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Bike signs make cycling safer

9 October 2007

An exciting new initiative promises to make life safer and more enjoyable for cycling enthusiasts around Christchurch, and potentially New Zealand.
Cycling in Christchurch has always been popular, with October marking the beginning of the “Season of Cycling.”
During the past few years there has been an increase in people taking to bikes for their daily mix of fun and fitness, with an estimated 130,000 recreational cyclists in Christchurch. However, more bikes on already busy roads have presented new challenges for both cyclists and motorists alike, highlighted by the recent death of paralympian and avid cyclist Graham Condon.
A new cycling safety advocacy group, in conjunction with Christchurch City Council are working toward making the roads safer for everyone. The intersections at Mount Pleasant, McCormack’s Bay and the Causeway have been identified as priority problem spots where new "Look for Cycles” warning signs will be trialled. A further two signs, “Car door warnings” will also be installed, one in Redcliffs village and one in Sumner.
This initiative is the brain child of Christchurch businessman Cambel Ferguson, an avid cyclist who says “After years of frustration and near misses I decided something more needed to be done.”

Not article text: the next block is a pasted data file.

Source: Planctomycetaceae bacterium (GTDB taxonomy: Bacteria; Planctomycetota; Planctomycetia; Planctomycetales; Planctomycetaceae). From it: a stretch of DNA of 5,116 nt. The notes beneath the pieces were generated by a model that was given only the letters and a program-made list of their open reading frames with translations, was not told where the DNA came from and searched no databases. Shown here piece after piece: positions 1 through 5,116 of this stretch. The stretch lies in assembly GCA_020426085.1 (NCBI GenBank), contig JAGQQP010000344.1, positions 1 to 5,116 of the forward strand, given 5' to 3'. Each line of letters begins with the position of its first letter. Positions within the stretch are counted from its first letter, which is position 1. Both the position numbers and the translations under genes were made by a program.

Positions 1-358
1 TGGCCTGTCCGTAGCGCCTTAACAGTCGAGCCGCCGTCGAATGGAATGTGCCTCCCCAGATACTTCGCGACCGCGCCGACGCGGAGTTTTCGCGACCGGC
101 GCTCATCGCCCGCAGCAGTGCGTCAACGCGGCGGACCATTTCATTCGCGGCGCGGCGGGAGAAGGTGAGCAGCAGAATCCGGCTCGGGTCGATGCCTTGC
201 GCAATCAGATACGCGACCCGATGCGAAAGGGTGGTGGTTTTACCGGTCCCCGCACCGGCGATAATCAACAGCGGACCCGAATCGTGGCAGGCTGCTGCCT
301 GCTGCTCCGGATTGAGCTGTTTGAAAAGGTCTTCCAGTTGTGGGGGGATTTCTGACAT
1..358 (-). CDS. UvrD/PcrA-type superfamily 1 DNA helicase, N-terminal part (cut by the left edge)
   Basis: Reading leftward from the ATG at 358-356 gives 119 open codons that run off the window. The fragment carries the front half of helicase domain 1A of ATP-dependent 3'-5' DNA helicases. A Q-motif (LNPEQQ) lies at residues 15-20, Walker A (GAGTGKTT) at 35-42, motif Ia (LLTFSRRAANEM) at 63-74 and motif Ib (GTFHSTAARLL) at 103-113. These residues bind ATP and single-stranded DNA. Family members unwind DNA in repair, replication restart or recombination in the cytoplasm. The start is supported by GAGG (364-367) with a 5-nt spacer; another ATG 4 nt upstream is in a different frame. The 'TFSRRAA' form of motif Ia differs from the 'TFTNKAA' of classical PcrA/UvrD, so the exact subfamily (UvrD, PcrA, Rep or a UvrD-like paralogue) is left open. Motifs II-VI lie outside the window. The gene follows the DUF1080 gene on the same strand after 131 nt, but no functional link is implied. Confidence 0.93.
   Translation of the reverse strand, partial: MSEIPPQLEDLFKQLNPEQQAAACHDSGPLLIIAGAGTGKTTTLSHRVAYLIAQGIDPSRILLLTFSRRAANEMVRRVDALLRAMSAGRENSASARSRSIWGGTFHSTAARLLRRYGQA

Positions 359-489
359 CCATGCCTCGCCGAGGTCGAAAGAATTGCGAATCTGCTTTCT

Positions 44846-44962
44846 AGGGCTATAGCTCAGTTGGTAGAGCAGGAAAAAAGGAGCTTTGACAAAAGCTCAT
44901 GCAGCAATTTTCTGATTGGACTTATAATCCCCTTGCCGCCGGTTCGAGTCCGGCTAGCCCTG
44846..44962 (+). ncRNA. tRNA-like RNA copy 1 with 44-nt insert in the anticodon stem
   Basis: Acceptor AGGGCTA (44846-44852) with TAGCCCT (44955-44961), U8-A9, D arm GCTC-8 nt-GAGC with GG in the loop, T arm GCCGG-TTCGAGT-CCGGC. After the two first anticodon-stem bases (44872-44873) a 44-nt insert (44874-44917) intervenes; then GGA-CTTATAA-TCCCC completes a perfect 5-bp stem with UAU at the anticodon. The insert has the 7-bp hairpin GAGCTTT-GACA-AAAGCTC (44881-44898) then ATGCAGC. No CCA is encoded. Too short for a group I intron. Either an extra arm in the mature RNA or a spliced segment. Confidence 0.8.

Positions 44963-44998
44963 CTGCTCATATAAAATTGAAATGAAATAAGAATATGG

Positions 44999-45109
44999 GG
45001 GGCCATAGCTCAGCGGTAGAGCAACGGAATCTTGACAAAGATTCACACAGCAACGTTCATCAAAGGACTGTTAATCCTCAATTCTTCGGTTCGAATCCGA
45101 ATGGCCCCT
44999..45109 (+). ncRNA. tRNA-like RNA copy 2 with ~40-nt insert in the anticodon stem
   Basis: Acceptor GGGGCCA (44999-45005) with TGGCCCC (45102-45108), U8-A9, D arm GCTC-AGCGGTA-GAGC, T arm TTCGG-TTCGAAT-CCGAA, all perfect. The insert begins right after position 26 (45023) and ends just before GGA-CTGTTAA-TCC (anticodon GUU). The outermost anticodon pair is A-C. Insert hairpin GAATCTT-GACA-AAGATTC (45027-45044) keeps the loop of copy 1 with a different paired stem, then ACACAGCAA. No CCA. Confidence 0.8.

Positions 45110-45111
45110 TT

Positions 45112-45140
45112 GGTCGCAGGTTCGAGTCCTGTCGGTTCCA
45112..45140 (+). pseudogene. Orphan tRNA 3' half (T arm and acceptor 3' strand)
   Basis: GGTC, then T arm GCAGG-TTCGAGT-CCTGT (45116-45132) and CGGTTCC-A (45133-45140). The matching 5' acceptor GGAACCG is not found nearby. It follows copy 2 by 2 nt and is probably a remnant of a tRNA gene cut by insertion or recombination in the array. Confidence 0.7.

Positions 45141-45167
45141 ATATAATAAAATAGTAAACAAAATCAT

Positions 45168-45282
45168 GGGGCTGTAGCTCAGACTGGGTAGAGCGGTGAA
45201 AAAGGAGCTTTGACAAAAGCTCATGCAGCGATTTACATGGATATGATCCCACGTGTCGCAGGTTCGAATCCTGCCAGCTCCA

The road to Sumner, one of Christchurch’s most popular cycling routes will see the first of these new signs. “This area has been an accident black spot for both motorists and cyclists for a long time,” says Cambel, “so it’s an appropriate place to start.” came about after Cambel teamed up with Simon Hollander of Mainland Cycling and approached Christchurch City Council to fast track cycle safety initiatives by putting up $5000 of their own money to get the ball rolling. “To their credit the Council came to the party,” says Simon “and we’re all very excited to launch what promises to be a great initiative.”

The result of the trial and the value of the donations will determine the total number of signs to be installed.
The Council have been working closely with the cycling community to put in place cycle safety signs, says Council‘s Transport Planner for Cycling, Michael Ferigo.

“The signs are to raise awareness of cyclists on the road and to prompt driver behaviour – to look for cyclists and for cyclists to ride to the road code. Our aim is to improve safety of cyclists on our roads,” he says.
 “We have monitored the sites prior to the signs being installed and will continue for several weeks afterwards,” Michael says. “It will be interesting to gauge the differences in driver and cyclists behaviour.”
Cambel and Simon are appealing for donations from businesses, the cycling community and individuals via the group’s website,


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